Still coming clean

As part of a genuine Rags-to-spiritual-riches quest, boogie-woogie wuenderkind Abe Reid is back dazzling dancers — just as he did a decade ago fronting Asheville’s then-premier club band, punkish rag ‘n’ roll pioneers the Blue Rags.

This Saturday night, the 32-year-old dynamo returns with his funk-rock trio the Spikedrivers (with bassist Korey Dudley and drummer Charlie Heard), to follow Grammy-nominated bluegrass legend Del McCoury at the Flat Rock Music Festival.

“It probably saved my life”

Now married and the father of three, Reid has seemingly taken charge of his life, tuned more into the world as a songwriter, and started feeling the lighter shade of blues since kicking a heroin habit that got him kicked out of the Blue Rags eight years ago.

In fact, losing his place in the wildly popular regional band saved his life, Reid confessed in a recent phone interview.

“When the Blue Rags let me go, I truly believe it was out of love,” he reveals. “It probably saved my life. At first, I didn’t understand that. I felt hurt and mad. I didn’t like anybody [in that band].

“Now,” he insists, “I love them all. I respect Jake for making a hard choice. He did the right thing. … I got over it.”

The Jake in question is Jake Hollifield, the Blue Rags’ pianist, who now plays around Asheville as “The Manic Pianic.”

Following Reid’s forced exit from the band, he moved back to his hometown of Statesville in Iredell County (where the band had formed in 1990). Today, he stays busy recording in his home studio, Back Shack Records, playing regular regional gigs and sharing career and kid watching with Jan, his wife of seven years and his agent/business manager.

“I have so much more balance [now]” he declares. “I feel comfortable in my skin. I became ready to settle down and be a dad, and be in love. And I love playing music.”

And even that’s a bit different now. Reid has grown beyond his intense, sand-papery, Satchmo-scattin’ marathons (he used to be hoarse for two days after performing; he still scats some, but more often mixes styles) and ultra-frenzied harmonica forays. Instead, he’s rediscovering his own voice and versatility.

“It’s time to blossom playing my own songs and music,” says Reid, who racked up a handful of failed rehab stints and did time in three jails before finally becoming clean.

“Now, I have to step up and reveal what I think. It’s like standing up naked.”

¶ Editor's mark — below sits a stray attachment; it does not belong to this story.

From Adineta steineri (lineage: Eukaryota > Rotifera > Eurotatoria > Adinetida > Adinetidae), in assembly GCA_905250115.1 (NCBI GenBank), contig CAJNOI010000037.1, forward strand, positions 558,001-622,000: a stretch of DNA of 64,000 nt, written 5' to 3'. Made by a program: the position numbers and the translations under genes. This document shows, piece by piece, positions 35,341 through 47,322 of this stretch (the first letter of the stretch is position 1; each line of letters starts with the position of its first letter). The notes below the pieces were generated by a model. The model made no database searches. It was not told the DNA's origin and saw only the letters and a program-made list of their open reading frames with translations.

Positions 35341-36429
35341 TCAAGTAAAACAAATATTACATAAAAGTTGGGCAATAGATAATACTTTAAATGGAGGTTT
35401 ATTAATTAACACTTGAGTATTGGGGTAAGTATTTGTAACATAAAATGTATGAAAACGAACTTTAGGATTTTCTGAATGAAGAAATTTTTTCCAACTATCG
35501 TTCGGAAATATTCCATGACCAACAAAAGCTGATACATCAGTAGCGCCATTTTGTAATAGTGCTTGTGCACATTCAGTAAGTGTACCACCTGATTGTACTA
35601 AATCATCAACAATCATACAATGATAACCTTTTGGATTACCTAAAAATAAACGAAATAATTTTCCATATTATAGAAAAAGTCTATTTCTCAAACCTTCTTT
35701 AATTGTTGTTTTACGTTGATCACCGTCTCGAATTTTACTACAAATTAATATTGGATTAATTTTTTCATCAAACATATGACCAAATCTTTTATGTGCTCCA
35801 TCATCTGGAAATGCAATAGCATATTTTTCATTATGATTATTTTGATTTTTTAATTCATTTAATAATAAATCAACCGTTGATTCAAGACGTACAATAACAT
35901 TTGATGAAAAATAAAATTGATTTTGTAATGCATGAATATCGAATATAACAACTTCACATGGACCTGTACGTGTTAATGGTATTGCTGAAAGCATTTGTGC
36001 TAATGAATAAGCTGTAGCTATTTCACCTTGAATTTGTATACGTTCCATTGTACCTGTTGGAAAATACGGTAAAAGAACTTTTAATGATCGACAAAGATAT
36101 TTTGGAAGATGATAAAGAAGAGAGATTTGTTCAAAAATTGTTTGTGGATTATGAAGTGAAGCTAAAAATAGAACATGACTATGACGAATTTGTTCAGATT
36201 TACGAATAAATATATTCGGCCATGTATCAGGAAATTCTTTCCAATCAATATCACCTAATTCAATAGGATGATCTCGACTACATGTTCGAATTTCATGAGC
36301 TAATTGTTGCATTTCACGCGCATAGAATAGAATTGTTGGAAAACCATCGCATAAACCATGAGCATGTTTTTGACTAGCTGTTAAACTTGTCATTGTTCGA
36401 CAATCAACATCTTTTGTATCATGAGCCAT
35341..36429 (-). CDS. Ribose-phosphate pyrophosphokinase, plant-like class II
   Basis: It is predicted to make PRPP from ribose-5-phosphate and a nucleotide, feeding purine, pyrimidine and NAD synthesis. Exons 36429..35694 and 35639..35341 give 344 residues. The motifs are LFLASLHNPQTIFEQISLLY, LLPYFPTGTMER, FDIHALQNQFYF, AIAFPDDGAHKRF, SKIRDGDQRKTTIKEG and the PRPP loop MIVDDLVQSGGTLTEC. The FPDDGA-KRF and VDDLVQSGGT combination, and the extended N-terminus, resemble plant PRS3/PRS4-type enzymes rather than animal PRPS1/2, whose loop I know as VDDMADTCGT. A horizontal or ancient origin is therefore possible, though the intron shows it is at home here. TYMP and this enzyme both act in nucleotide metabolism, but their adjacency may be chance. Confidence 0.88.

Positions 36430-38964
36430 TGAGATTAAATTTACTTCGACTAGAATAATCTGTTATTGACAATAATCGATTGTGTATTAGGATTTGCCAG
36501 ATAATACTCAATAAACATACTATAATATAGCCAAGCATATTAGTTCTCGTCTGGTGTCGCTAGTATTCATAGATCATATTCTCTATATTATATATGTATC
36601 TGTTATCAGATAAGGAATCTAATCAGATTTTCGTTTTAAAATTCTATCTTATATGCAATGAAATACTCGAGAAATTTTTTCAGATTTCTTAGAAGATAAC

In his own words

Despite having mellowed, Reid remains a clever, sometimes almost-silly lyricist, though he has dabbled with social issues since 9/11. And a new, yet-to-be-released punk-doo-wop tune is about the deadliness of substance abuse.

“It’ll kill you,” Reid offers. “I’ve lived it.”

The singer says he embraced religion and stiffened his resolve for recovery three years ago, after daughter Maggie’s coma from head trauma suffered in a car accident. Maggie, then 2, was hospitalized for three months, but eventually recovered.

“I prayed when she was in a coma. I was not a believer. But I made a deal. I said, ‘God, if you save the girl, I’ll be a soldier.'”

Reid was grateful for a Blue Rags benefit show that raised money for his family’s medical expenses from the wreck. (Though they semi-officially disbanded two years ago, The Rags are now in the habit of staging regular reunion shows, one of which has included Reid.)

In fact, Reid and Blue Rags singer/guitarist Aaron “Woody” Wood will both play in Flat Rock Saturday night. Wood (who now typically performs under the name Hollywood Red) leads the indoors midnight jam, and Reid says it’s “entirely possible” he’ll join the musicians onstage.

You might say that in his musical comeback — which began when Reid won the 1998 International Blues Talent Challenge in Memphis, Tenn. — he’s re-scaling the mountainside. His first CD of all-original songs, Caution: Falling Boogie, was released just this past spring.

For much of Reid’s career, he growled fiercely on stage, “pushing it to the limit to prove myself and get attention,” he reveals. But for four years now, he’s been steadily relaxing his singing approach, rather than batter his vocal cords merely for the sake of showmanship.

“When you let it happen, the better it gets,” he muses. Witness his soulful delicacy on “Fern Gully Lace,” Reid’s current “hit” on WNCW-FM.

“I filled my void with my family and career,” he concludes. “I try not to dwell on the past or the negative. I’m in a positive world.”

[Pete Zamplas is a freelance writer based in Hendersonville.]

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